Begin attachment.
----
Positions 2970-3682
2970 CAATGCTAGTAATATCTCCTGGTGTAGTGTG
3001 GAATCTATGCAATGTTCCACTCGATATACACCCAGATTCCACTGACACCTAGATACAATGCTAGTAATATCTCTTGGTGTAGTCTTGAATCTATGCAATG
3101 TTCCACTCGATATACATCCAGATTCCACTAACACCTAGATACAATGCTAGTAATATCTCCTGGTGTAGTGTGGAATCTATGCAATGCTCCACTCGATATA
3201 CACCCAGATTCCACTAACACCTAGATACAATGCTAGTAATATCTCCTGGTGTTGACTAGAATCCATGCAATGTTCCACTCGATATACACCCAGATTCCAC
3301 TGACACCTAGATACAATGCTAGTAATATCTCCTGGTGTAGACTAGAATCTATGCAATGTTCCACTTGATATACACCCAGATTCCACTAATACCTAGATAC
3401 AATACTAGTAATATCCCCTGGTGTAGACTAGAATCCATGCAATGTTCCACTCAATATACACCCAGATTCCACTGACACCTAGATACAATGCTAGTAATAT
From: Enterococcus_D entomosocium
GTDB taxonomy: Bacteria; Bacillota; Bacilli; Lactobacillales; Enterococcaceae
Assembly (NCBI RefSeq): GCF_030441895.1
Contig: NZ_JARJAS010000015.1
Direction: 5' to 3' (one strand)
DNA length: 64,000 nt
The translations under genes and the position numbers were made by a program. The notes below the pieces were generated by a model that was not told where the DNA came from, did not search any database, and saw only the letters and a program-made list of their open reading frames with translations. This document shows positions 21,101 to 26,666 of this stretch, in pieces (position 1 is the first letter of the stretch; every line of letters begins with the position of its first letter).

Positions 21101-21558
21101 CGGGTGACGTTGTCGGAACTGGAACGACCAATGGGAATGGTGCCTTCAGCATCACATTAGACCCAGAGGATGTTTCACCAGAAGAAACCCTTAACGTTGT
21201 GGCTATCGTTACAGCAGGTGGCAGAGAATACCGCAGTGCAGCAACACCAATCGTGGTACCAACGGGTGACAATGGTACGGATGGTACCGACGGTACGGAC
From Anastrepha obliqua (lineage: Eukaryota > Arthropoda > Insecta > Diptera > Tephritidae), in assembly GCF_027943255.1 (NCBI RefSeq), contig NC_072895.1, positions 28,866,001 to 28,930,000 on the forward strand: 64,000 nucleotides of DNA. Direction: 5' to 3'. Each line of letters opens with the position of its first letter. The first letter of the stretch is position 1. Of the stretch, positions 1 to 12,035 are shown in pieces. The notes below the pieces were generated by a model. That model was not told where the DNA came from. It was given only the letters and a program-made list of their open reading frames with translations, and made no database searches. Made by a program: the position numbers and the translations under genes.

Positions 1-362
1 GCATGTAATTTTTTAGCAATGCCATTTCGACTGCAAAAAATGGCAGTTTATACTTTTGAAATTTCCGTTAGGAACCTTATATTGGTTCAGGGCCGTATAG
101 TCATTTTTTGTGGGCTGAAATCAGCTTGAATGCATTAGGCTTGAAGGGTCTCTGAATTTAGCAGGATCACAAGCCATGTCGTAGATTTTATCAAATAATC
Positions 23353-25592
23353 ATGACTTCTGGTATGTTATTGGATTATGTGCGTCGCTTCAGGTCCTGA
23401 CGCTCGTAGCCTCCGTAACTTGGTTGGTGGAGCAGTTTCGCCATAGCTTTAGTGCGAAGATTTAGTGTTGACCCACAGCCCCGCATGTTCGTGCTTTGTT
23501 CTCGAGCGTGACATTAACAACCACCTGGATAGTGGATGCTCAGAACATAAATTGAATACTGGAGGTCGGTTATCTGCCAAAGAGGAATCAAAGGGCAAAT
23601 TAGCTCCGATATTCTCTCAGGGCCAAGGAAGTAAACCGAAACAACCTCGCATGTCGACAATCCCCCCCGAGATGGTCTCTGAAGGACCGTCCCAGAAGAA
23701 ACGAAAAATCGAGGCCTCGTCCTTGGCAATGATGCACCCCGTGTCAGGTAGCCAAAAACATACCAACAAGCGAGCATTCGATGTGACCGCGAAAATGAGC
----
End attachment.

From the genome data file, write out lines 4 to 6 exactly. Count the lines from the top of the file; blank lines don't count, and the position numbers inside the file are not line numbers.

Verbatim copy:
3101 TTCCACTCGATATACATCCAGATTCCACTAACACCTAGATACAATGCTAGTAATATCTCCTGGTGTAGTGTGGAATCTATGCAATGCTCCACTCGATATA
3201 CACCCAGATTCCACTAACACCTAGATACAATGCTAGTAATATCTCCTGGTGTTGACTAGAATCCATGCAATGTTCCACTCGATATACACCCAGATTCCAC
3301 TGACACCTAGATACAATGCTAGTAATATCTCCTGGTGTAGACTAGAATCTATGCAATGTTCCACTTGATATACACCCAGATTCCACTAATACCTAGATAC